BMW G 310 GS Launch – George, Western Cape

Oubaai, the Ernie Els golf estate development at Herolds Bay, just outside George, was the scene of the official launch of the G 310 GS. Anything with the suffix ‘GS’ seems to elicit a fair amount of interest amongst the motorcycling fraternity. Off road, or back road touring on a light nimble bike can be huge fun, so I too was keen to sample Bee Emms little GS. We were briefed on the bike over pre-dinner drinks. To quote the BMW brass: the GS is built for ‘everyday adventures’ involving ‘light off-road’. The other phrase used was ‘spontaneous adventure’. In anticipation for the next day’s ride, we turned in early after a great dinner with the usual motorcycle banter around the table.

An early breakfast was followed by a route briefing, and then we set off on a wonderfully scenic route that had a bit of everything. Cruising into George we started up Outeniqua pass then turned onto Montague pass. This pass is a must for anyone touring around this area, a winding dirt road meanders over the Outeniqua mountains to deposit you in the small Karoo. We stopped at the top to admire the spectacular scenery and allow any stragglers to catch up. This was the first opportunity to test the dirt worthiness of the little Beemer. Despite plush suspension, the GS handled the pass with aplomb. The front fork topped out audibly over little jumps, but neither end bottomed out under my 80 odd kg weight. Some riders who habitually scoff a few more pies may find things a little soft though.

After a tar section blast enjoyed by all, we got onto a real typical karoo dirt highway and gave the little beasts their heads. I saw 138 kph on the digital clock with the bike feeling, for the most part, rock steady. On some big undulating hoops I did bottom the back shock, which was due to a combination of speed and inertia. Back on the tar, we stopped to lash some coffee and illegally good carrot cake before strafing the billiard smooth constant radius bends on Outeniqua pass. The tiny GS is huge fun in this environment. A stable chassis and light weight combine to allow enthusiastic corner carving, aided and abetted by a willing and torquey little mill.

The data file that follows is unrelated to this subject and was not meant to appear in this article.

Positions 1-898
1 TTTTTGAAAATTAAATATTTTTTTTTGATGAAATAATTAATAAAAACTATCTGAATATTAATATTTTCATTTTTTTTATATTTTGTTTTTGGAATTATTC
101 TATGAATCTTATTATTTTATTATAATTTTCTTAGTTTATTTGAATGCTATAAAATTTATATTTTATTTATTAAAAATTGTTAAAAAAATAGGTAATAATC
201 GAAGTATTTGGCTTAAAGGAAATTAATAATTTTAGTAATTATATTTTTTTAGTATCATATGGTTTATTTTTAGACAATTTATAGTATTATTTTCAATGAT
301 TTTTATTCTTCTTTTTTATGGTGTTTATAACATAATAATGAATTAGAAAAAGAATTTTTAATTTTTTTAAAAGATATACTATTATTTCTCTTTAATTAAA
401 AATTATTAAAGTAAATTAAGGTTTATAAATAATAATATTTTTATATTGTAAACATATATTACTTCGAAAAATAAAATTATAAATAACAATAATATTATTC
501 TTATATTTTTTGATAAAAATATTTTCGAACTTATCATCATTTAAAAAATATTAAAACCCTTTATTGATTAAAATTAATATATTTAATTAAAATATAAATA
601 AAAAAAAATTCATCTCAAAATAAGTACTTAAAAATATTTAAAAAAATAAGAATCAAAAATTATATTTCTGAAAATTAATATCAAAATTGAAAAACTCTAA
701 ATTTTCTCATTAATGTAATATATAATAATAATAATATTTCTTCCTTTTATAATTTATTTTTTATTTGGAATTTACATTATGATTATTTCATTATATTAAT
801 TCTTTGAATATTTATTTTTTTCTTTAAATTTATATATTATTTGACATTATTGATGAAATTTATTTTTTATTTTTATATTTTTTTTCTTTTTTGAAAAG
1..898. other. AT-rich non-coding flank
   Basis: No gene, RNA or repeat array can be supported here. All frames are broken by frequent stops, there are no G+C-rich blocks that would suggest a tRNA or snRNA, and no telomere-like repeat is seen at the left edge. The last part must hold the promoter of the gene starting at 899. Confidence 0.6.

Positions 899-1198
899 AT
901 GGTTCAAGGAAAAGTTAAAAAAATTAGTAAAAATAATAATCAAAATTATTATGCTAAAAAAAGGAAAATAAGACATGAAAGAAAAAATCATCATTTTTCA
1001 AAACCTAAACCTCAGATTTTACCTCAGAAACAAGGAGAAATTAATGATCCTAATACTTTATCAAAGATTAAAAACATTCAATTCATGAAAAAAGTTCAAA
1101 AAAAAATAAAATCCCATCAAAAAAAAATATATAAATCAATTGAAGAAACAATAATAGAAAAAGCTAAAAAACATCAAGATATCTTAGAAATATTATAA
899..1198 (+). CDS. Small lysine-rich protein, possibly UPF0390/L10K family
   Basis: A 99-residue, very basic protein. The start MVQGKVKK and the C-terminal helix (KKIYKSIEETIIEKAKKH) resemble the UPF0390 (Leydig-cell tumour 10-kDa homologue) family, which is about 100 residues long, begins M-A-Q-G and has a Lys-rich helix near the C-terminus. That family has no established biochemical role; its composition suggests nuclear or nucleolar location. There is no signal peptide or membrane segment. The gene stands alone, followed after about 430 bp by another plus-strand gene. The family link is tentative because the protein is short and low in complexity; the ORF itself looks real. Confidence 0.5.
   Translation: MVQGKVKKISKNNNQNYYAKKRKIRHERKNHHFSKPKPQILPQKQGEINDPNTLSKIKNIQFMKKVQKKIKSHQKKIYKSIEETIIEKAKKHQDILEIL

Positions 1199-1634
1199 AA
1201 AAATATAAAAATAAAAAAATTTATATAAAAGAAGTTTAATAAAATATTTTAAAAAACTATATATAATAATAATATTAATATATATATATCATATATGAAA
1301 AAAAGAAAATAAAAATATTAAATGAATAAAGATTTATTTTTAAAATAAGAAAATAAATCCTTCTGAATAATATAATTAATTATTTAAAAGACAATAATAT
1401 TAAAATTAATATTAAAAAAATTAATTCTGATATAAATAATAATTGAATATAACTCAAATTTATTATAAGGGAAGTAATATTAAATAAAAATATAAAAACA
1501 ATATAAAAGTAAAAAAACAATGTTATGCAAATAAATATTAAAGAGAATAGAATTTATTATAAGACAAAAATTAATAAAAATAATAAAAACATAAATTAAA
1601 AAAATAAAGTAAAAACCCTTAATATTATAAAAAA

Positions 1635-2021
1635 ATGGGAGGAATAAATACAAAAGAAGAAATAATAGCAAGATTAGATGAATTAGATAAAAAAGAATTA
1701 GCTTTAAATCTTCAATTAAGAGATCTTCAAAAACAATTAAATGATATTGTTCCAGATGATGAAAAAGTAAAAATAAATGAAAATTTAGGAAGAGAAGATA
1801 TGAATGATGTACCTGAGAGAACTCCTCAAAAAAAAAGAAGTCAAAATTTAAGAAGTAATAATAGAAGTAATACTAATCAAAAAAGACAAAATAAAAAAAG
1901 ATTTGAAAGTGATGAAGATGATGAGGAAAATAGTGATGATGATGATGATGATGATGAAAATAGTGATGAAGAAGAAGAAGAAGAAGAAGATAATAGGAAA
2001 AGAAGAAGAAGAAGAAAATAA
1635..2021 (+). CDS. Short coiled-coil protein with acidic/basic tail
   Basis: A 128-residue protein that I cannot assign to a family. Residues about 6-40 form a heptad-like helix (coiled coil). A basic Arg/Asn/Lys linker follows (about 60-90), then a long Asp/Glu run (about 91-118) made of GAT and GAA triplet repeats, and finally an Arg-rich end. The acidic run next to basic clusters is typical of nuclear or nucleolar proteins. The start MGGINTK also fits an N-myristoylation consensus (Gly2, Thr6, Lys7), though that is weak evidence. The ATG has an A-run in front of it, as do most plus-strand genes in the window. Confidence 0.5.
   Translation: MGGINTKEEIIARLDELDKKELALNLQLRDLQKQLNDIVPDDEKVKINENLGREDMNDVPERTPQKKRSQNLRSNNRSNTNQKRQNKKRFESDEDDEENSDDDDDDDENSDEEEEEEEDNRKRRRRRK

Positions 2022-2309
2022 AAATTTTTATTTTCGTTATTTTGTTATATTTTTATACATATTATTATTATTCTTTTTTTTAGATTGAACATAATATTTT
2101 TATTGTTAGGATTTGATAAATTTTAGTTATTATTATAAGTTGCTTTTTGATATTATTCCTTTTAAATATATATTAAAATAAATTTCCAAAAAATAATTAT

Cruising through George, on our way to our lunch stop in Wilderness, the GS showed its urban prowess. The same qualities that make it fun in the mountains make it a doddle in town. The gearbox likes precise shifts and sometimes baulks when shifting under power. The motor uses its 25 Kw to good effect and has no trouble relegating traffic to the rear view mirrors. 28 Nm of twisting power at 7500 rpm allow you to not haemorrhage too much speed on the hills. Using backroads strewn with sand on narrow blacktop, the bike is almost motard like in its flickability. Riding slow bikes fast remains a total hoot!

After lunch we rode through town and then traversed country roads to Herolds Bay for some pics. With our sea vista thirst slaked, we made our way up the hill to Oubaai to clean up for our flight back to the big smoke. An hour and a half delay (due to bad weather) allowed a lot of time for reflection on a great days riding. The suspension is non adjustable yet perfectly adequate for most likely owners. Taller riders will be comfortable with the seat height, which can adjust from 835mm down to 820mm. Shorter riders still have the option of the regular lower G 310 R if they are happy to stick to the tar. Excellent fuel consumption allows silly distances on the 11 litre tank. ABS is standard and can be switched off, however, having said that, we left ours on for the duration of the ride with absolutely no issues. The G 310 GS retails at a very competitive R79 650 and is available in red, black, and white highlighted with BMW Motorsport colours – this is my favourite!

So, what’s this baby GS about then? Some have commented online that it is not a GS at all. After all, it even wears mag wheels and not spokes. Well, when a bike only weighs 164 odd kays, then mags will manage ‘light off-road’ riding (that it’s actually designed for) just fine.. Ok? In Europe large GS models are often specced with mags. Fact is, South African riders tend to do things with GS’S that were never quite part of the design brief. So, understand that the G 310 GS was not created to tame Dakar, but rather to conquer the urban sprawl, even if that means doing some dirt. Mark my words, sooner or later someone is going to do some totally hectic ride on this tiny Beemer and silence all the naysayers, in Ewan and Charlie fashion. Why? Because they will understand that the adventure is in the rider and not the bike. It is just that the GS version will make it that wee bit easier.

Thanks to BMW Motorrad for a really pleasant and enjoyable launch. Get yourself down to your local BMW dealer and take a skwizz at Bee Emms newest addition and take it for a trundle. It is good to remind yourself why you started riding in the first place, and the fun to be had on a light responsive bike. Buy one ‘for your missus’, nudge ,nudge wink wink, and pinch it to use in town and around, keeping the big GS for the serious stuff. You may just get hooked and plan a tiddler tour!

My name is Dave Cilliers. I consider cars as four wheeled shopping baskets and only worth using as a last resort! For years bikes have been my primary transport. Racing, touring, commuting or just kicking up dust on African tracks, I have owned over 270 motorcycles and ridden millions of kilometres. I am happiest when sharing my passion for motorcycles with like minded people whilst traversing Africa in search of adventure.